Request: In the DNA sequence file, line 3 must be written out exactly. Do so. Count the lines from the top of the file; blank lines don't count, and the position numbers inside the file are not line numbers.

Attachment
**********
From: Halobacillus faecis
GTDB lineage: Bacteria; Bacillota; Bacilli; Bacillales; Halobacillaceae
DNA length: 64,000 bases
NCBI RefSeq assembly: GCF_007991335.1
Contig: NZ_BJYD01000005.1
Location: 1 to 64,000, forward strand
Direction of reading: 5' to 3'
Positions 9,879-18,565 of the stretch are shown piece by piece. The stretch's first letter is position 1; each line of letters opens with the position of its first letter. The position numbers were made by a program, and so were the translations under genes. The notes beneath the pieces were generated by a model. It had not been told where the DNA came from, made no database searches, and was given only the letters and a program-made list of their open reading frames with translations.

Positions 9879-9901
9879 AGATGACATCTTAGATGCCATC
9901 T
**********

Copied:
DNA length: 64,000 bases